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Zuckerberg Sues Hawaiians for Their Property: What's 'Quiet Title'?

By Christopher Coble, Esq. | Last updated on

When you buy a piece of property you want to know that you, and you alone, own what you've just purchased. This may seems obvious, but when it comes to buying real estate, ensuring that no one else has a legal claim to the land can get a bit more complicated.

This is especially true in Hawaii, where state law can grant property rights to descendants, sometimes without their knowledge. And if you're Facebook CEO Mark Zuckerberg and you just bought 700 acres on the Hawaiian island of Kauai, that means filing legal claims against hundreds of Hawaiians to ensure their legal claims to the land are extinguished.

Land Status Updates

As the Honolulu Star-Advertiser describes, land in Hawaii was not always available for sale and private ownership, and once private ownership was permitted, certain legal protections on "kuleana lands" were put in place for native citizens:

Kuleana lands refers to real estate initially acquired by Hawaii citizens through the Kuleana Act of 1850, which followed the Great Mahele, in which the Hawaiian kingdom began allowing private ownership of land. Often, Kuleana lands automatically passed to heirs of the first owner in absence of a will or deed, and then down through subsequent generations of descendants who in some cases now own just fractions of an interest in the property without documentation.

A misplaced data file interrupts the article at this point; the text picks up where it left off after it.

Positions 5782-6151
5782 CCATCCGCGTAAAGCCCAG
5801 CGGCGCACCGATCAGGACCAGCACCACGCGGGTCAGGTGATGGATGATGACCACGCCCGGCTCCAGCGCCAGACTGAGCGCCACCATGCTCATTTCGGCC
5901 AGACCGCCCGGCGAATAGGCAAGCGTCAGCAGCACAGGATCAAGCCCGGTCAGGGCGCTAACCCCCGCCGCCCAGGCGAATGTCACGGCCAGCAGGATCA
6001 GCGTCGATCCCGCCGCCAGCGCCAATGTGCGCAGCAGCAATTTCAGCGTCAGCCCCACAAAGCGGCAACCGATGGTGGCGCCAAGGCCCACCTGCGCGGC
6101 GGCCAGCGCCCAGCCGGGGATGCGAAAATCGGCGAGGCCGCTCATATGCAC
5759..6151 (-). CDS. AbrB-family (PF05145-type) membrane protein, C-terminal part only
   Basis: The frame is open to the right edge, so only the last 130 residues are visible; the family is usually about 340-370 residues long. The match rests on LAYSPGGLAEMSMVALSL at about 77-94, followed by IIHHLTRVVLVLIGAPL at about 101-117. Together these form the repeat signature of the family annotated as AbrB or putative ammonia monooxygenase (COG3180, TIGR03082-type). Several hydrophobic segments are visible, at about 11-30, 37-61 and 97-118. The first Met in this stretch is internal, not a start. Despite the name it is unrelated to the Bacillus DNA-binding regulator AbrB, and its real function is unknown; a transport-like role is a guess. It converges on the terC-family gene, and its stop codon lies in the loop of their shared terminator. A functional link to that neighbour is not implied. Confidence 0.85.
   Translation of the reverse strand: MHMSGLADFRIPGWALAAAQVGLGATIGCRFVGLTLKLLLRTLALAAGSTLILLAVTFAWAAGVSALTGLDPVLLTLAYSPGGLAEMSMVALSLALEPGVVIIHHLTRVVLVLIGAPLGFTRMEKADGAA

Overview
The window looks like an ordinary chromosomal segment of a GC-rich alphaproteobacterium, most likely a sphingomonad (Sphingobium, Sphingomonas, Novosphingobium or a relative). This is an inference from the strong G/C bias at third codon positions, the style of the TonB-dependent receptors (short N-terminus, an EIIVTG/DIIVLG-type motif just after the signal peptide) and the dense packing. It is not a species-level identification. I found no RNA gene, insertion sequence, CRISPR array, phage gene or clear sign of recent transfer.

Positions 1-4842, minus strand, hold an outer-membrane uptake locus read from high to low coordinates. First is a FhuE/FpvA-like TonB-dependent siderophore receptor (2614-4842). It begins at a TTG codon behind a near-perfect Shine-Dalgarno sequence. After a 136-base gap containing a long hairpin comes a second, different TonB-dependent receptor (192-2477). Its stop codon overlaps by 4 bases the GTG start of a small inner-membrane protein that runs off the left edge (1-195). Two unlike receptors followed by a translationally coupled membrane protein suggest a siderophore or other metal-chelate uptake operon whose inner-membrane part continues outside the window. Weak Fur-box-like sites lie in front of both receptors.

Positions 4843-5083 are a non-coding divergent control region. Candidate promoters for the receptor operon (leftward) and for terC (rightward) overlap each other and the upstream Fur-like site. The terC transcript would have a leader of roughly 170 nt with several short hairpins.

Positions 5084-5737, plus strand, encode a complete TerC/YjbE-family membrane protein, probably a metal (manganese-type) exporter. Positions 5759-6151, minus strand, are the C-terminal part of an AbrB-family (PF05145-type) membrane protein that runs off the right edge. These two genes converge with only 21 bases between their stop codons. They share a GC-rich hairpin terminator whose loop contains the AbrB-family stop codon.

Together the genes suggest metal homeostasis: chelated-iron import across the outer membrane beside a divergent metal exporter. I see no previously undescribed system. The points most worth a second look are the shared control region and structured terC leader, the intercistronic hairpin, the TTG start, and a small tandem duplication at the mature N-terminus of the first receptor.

Almost a dozen small parcels of such land cross Zuckerberg's new estate, some as small as two acres, and he has filed at least eight lawsuits against as many as 300 people (some living, some dead) in an effort to gain sole ownership and access to the entire property.

A Loud "Quiet" Action

Depending on your perspective, Zuckerberg's lawsuits are either an aggressive land grab, uprooting native landowners, or the legal means by which unwitting landowners can be properly compensated for their property. "Quiet title and partition" actions force the sale of undeveloped land to the highest bidder at a public auction. The Center for Excellence in Native Hawaiian Law says the law has been used to reduce Native Hawaiian landownership: "Partition by sale in particular is highly problematic for the Native Hawaiian community because it severs a family's connection to ancestral land."

Zuckerberg defended the legal action, saying it's the only way to fairly compensate landowners, "descendants who own 1/4% or 1% of a property [who] don't even know they are entitled to anything."

"To find all these partial owners so we can pay them their fair share, we filed what is called a 'quiet title' action. For most of these folks, they will now receive money for something they never even knew they had. No one will be forced off the land ... We love Hawaii and we want to be good members of the community and preserve the environment. We look forward to working closely with the community for years to come."

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